At one point in Matthew chapter 16, Jesus asks Peter who he was. Peter responds with, “Thou art the Christ, the Son of the living God.” This represents the beginning of the lower mind recognizing the Christ nature within, which is why Jesus will eventually be able to build His church upon Peter. But as we’ll soon see, this is also the beginning of putting the ego on display which continually wrestles with the Christ nature, always assuming, doubting, denying, and causing internal conflict, until the lower mind is transcended and the spiritual ego takes shape. We can all identify with this process in our own lives. J
The true church, as a symbol formed in the causal body on the upper mental plane, cannot be truly built until the lower mind has been crucified. This is why Jesus also tells Peter in John 21:18 that he will be crucified as well.
“Verily, verily, I say unto thee, when thou wast young, thou girdest thyself, and walkedst wither thou wouldest: but when thou shalt be old, thou shalt stretch forth thy hands, and another shall gird thee, and carry thee whither thou wouldest not.”
Peter’s youth is symbolized by a strong lower ego which walks where it wants. But Jesus also reiterates that when Peter is spiritually matured, he (as the lower mind) will be crucified (stretching forth his hands).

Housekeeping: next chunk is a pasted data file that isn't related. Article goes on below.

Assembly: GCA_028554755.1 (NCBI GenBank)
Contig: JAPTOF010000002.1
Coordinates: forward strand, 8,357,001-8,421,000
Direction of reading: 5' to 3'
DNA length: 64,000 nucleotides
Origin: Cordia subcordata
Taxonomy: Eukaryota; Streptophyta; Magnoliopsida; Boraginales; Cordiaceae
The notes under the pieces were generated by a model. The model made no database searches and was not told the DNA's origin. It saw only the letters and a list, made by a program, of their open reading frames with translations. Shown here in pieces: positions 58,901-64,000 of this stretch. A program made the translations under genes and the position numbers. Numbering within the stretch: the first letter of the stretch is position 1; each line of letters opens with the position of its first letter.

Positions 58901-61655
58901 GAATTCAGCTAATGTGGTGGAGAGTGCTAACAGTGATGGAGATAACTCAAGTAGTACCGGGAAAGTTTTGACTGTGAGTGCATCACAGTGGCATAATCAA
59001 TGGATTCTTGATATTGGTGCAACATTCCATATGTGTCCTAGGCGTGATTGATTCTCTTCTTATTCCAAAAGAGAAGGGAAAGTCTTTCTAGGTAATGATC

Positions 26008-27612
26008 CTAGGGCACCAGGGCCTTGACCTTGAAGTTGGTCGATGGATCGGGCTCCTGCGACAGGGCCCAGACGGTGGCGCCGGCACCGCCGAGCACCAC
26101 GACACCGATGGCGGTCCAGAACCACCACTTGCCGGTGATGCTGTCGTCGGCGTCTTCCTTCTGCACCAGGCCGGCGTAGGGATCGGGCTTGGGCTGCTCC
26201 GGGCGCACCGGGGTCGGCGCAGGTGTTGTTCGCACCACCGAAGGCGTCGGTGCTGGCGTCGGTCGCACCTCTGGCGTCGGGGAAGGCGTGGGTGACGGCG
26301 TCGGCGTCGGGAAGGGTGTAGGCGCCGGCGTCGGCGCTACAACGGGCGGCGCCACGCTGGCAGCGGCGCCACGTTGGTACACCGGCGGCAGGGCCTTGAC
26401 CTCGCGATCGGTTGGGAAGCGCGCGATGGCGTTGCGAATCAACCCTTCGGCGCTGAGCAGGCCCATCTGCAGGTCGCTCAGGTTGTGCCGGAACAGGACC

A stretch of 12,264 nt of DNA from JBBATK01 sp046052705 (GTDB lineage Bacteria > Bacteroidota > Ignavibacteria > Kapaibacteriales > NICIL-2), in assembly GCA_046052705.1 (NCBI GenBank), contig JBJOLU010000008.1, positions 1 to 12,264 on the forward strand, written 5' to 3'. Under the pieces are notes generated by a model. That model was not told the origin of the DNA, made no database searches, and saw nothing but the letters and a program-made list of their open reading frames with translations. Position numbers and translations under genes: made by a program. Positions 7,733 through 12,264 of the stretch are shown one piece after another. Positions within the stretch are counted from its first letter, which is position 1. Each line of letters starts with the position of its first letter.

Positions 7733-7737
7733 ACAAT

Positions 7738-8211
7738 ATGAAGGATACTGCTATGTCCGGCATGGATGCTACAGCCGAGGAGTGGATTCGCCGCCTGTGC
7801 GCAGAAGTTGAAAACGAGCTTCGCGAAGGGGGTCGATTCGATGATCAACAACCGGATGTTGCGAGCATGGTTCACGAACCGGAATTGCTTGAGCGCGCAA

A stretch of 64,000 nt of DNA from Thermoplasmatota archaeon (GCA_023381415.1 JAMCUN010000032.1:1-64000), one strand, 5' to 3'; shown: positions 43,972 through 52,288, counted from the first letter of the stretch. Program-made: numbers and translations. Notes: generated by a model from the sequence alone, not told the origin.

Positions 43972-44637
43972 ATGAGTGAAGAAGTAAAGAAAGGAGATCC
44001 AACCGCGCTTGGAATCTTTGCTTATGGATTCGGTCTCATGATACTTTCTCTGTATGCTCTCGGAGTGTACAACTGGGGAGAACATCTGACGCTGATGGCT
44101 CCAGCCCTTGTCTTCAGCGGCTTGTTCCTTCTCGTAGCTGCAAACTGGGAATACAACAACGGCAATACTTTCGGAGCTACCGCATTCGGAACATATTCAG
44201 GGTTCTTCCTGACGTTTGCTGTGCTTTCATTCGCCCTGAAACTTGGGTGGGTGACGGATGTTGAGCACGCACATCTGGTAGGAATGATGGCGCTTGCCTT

It is my belief that there was never an actual Apostle named Peter who was crucified, but I certainly respect your beliefs if you do. As an interesting side note, there is a legend which goes so far as to say Peter was crucified upside down. For me, that legend further points to the allegorical nature of Peter’s crucifixion: the ego is in a sense opposite the Christ nature, and to say Peter was crucified upside down is a fitting symbol.
Whenever the list of the twelve disciples are mentioned, Peter always comes first. This is logical because Peter is the natural man. As such, he is always quick to act against the higher self, the Christ. Jesus is always rebuking him, even calling him Satan (ego), because the ego never understands the nature to which the Christ must rise within us.
For James I went directly to Gaskell’s Dictionary of Scripture and Myth. Unlike Peter and John, there is not much mentioned about him in scripture. After you see the quote below, I think you’ll understand why:
James: “A symbol of the mental edifice of the human being, that is, the mentality or instrument of the mind, which is built up by the soul-qualities through aspiration and enlightenment. As a symbol of one of the four elements, James signifies Air (mind).